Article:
just how much money they could make by selling their oil.  That first $900 million was used to develop badly needed infrastructure for the state, and it was depleted in a little over a year.  Although there was a consensus at the time to spend the money right away, citizens and lawmakers became upset when they realized just how quickly it had gone (APFC 2001, pp. 1-3).  They saw this instance as another chapter in the long history of boom-and-bust times in Alaska.  Starting with the Russians in the 1740’s, “Outsiders” had been coming to Alaska, exploiting the resources until they ran out, and taking the money they made with them back home.  This left Alaska with little money or development even after centuries of fur, fish, timber, gold, and oil extraction.  To ensure that future revenues would not be wasted in the same way, Alaska’s legislature, spurred by Governor Jay Hammond, worked to develop the Alaska Permanent Fund (Stauffer, 1999, pp. 25-28).

The Alaska Permanent Fund became functional on February 28, 1977 with an infusion of $734 million in state oil revenues.  The Fund was legally formed by an amendment to the Alaska state constitution voted on by the people of Alaska in a November 1976 ballot proposition.  The purpose of the Fund was to take at least 25% of the revenues Alaska earned from oil sales and dedicate those funds to a permanent state savings plan intended to earn interest income and ensure that the money from current resource booms will last indefinitely.  The legislature also has the ability to deposit budget surpluses into the Fund, which it has done on several occasions.  Currently, the Alaska Permanent Fund has assets of just over $23.1 billion, and had a peak in the late 1990’s of close to $27 billion (APFC, 2002).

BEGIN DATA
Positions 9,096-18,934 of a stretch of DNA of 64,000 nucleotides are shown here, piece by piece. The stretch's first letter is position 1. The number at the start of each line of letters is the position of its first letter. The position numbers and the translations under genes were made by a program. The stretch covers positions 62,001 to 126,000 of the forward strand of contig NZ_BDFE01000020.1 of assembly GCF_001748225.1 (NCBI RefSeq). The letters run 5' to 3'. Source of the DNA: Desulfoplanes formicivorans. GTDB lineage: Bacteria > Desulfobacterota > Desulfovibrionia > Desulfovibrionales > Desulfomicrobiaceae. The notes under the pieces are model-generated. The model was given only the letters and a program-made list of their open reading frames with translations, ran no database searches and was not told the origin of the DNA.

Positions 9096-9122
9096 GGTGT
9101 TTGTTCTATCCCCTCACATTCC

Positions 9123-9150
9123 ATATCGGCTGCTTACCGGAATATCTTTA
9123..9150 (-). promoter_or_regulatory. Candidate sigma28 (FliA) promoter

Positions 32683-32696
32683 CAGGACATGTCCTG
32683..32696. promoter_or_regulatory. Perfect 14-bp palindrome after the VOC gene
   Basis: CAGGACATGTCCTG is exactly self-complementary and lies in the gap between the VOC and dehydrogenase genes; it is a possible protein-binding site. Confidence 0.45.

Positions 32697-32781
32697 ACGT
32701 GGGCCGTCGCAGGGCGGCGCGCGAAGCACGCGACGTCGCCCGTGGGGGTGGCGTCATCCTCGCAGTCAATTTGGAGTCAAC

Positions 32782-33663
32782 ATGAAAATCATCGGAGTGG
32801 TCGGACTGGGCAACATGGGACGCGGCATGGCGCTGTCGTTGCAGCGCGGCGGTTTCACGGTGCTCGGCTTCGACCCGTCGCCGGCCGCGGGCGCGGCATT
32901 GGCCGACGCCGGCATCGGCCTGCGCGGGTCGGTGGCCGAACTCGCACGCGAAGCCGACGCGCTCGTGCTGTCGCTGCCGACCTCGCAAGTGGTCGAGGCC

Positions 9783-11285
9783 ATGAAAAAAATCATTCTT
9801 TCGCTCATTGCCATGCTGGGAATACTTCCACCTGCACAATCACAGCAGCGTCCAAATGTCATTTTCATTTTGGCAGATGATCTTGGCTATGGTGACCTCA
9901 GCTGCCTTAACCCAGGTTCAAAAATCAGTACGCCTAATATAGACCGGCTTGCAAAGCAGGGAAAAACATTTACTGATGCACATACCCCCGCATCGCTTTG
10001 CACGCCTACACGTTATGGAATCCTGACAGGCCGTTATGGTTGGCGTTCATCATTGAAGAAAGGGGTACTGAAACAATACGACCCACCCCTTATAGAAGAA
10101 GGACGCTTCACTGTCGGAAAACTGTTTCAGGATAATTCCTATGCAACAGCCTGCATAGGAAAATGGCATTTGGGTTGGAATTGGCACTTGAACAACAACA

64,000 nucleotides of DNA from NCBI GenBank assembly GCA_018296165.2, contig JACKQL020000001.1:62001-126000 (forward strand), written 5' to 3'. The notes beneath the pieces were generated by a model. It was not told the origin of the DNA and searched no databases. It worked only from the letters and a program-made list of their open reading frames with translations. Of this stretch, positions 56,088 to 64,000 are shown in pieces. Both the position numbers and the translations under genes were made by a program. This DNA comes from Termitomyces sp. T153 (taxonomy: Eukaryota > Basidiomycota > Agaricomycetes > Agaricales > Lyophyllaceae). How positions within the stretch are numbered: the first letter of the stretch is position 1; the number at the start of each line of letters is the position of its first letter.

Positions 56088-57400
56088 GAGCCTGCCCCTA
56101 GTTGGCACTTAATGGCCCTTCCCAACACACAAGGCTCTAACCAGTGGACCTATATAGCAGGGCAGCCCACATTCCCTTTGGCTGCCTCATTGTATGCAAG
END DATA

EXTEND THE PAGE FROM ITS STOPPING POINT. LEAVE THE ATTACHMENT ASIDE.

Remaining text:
No other state in the U.S. has anything like Alaska’s Permanent Fund, and few other places in the world do.  Over the years, other governments with rich oil reserves, such as Venezuela and Alberta, have attempted to develop funds similar to Alaska’s, but these have failed largely due to the fact that they were not created to generate the maximum amount of profit from interest and because the principles of the funds were easily tapped by the governments.  Alaska’s Fund is protected by an amendment to the State constitution that requires the passing of another ballot proposition in order to change it.  This effectively puts the control of the Fund in the hands of Alaskans.  The only other government in the world that has a fund more successful than Alaska is Kuwait, and that is largely because that nation has far more oil than Alaska and because their fund is managed by an authoritarian monarchy with absolutely no control from the people (Rose, 1997, pps. 1-5).